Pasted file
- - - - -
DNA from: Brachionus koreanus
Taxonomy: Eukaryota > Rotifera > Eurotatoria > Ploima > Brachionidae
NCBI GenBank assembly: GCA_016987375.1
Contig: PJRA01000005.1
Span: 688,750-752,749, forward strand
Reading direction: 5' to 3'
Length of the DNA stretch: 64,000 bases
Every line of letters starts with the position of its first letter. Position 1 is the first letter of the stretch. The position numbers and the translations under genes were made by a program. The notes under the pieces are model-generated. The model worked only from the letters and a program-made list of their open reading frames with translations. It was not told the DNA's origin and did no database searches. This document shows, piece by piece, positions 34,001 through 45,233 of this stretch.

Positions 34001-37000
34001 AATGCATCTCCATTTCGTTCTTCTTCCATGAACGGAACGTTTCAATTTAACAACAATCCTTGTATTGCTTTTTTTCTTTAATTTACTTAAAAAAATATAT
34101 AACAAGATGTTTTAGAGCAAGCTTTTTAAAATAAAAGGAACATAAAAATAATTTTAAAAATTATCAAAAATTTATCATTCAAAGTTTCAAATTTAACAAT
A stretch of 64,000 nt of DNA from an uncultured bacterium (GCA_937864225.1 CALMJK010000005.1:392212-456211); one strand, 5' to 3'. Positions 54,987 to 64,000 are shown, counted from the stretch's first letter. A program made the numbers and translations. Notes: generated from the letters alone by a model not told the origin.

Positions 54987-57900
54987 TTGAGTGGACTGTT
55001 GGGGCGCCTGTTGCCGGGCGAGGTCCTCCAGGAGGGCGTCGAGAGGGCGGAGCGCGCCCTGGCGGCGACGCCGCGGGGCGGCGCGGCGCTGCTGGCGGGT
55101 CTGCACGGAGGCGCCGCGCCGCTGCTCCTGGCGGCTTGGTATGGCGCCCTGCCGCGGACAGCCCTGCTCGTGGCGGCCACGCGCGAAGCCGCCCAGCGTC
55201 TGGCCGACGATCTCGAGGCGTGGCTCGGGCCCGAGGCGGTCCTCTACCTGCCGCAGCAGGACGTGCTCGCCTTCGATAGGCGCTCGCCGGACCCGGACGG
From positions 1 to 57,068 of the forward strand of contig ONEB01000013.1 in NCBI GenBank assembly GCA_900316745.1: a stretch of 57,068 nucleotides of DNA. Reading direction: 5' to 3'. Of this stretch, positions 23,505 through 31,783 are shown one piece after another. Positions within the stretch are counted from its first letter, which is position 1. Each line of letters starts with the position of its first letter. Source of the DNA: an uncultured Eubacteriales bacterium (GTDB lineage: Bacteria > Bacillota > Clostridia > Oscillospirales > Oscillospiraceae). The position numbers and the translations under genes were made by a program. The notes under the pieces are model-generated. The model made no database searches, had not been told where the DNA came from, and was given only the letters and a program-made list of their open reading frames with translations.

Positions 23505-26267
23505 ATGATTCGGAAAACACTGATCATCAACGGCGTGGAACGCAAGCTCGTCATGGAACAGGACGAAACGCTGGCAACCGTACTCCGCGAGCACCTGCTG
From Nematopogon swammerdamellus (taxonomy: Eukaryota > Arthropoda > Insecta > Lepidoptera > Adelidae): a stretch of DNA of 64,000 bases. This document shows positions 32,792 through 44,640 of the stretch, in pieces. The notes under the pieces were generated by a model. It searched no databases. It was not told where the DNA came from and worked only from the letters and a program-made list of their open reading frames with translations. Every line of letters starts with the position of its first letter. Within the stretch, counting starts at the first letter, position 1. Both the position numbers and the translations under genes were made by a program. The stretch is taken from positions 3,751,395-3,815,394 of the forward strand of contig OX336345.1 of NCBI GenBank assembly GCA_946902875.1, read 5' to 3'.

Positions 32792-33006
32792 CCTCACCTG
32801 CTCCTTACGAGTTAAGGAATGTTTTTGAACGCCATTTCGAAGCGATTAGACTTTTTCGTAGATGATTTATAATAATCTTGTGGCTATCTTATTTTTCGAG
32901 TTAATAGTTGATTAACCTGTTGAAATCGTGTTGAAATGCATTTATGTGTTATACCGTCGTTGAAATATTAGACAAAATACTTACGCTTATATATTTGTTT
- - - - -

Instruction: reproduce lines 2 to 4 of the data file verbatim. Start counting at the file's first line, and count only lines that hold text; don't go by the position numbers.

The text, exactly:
Taxonomy: Eukaryota > Rotifera > Eurotatoria > Ploima > Brachionidae
NCBI GenBank assembly: GCA_016987375.1
Contig: PJRA01000005.1